The personal factor of an investment analysis refers to the investor’s position. It isn’t always ideally possible to diversify efficiently. Both the individual investor’s willingness and ability to take risks affect how diverse their investments will be. Consider three different investment portfolios in two avenues:

  1. 75% real estate, 25% stock

  2. 50% real estate, 50% stock

  3. 75% stock, 25% real estate

A is the safest, B is a prudent approach, and C is the riskiest. Does this mean that opting for B is the best way available? Not necessarily. You still sacrifice some return when you opt for B. Based on the two traits listed above, different investors have different objectives and the ideal, diversified portfolio varies from person to person. In fact, two investors with the same means may have radically different portfolios that may each be well-diversified, and they may end up earning the same return.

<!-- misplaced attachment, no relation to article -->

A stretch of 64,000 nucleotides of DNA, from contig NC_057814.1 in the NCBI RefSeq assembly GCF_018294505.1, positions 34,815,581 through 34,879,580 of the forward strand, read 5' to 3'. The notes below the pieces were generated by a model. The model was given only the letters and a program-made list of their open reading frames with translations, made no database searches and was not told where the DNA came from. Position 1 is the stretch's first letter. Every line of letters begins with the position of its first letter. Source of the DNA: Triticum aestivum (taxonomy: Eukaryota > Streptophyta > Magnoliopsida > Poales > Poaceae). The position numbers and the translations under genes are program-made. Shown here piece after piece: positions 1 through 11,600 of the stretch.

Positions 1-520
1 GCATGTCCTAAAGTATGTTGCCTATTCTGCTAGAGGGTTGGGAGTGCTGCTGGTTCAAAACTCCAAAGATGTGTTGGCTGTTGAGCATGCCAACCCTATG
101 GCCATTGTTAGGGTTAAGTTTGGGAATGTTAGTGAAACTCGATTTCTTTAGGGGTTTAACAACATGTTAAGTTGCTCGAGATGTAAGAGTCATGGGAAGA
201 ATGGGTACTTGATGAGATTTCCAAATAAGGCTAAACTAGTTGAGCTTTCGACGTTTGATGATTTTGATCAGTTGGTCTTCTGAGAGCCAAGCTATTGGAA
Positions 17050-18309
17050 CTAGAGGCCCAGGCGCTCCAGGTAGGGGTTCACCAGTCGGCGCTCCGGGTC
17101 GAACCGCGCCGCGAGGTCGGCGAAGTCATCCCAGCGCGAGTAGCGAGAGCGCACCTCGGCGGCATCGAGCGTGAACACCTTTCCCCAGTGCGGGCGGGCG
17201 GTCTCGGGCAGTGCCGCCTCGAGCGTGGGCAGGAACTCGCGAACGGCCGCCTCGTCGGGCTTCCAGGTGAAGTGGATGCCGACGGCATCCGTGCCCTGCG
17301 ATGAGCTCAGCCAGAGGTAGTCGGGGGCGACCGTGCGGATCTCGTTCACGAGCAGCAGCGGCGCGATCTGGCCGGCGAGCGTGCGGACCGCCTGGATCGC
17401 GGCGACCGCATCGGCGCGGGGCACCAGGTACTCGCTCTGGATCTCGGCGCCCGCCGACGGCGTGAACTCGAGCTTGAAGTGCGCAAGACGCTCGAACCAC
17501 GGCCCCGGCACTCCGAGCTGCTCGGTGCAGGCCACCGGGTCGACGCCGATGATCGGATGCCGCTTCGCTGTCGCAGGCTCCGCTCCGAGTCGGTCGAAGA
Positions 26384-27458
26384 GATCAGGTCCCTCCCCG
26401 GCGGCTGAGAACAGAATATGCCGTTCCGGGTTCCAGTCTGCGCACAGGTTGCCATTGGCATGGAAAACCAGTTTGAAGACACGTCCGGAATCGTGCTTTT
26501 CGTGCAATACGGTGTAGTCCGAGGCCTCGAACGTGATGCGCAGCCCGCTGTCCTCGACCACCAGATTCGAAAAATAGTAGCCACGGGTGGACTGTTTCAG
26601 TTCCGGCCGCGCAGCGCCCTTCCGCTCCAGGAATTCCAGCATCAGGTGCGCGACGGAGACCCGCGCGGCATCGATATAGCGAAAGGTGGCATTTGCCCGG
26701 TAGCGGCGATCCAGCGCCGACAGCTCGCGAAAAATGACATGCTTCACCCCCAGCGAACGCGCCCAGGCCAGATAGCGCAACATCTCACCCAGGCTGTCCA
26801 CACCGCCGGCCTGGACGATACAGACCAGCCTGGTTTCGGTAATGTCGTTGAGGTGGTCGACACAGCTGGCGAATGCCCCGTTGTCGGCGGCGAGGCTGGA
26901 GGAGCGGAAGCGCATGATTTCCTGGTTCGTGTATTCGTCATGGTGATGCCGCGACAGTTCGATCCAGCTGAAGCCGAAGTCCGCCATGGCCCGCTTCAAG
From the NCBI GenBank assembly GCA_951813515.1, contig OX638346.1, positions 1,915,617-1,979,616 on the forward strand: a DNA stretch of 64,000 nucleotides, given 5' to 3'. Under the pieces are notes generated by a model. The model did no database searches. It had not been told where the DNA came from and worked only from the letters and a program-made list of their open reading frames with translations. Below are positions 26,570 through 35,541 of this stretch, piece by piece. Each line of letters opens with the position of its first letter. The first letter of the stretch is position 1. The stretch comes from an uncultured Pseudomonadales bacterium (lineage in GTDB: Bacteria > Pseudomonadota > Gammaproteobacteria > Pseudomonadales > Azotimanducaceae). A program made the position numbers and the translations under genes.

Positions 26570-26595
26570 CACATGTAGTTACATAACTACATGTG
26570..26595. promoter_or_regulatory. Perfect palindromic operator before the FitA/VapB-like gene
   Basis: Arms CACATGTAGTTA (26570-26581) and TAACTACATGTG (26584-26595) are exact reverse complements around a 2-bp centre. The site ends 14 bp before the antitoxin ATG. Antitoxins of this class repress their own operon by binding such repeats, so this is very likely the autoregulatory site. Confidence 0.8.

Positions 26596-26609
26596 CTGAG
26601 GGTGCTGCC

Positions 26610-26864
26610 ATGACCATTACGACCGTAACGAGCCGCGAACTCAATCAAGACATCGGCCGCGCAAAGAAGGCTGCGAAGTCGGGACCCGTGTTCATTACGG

In conclusion, one can safely assert that a portfolio depends on what the investor wants from it, and how much risk they are willing to take. But it is imperative to make sure that an investment is made with a strong sense of diversification. This diversification doesn’t require superior intellect, it requires a meticulous and disciplined effort. Discipline trumps intelligence in the long run.

By Parth Kulkarni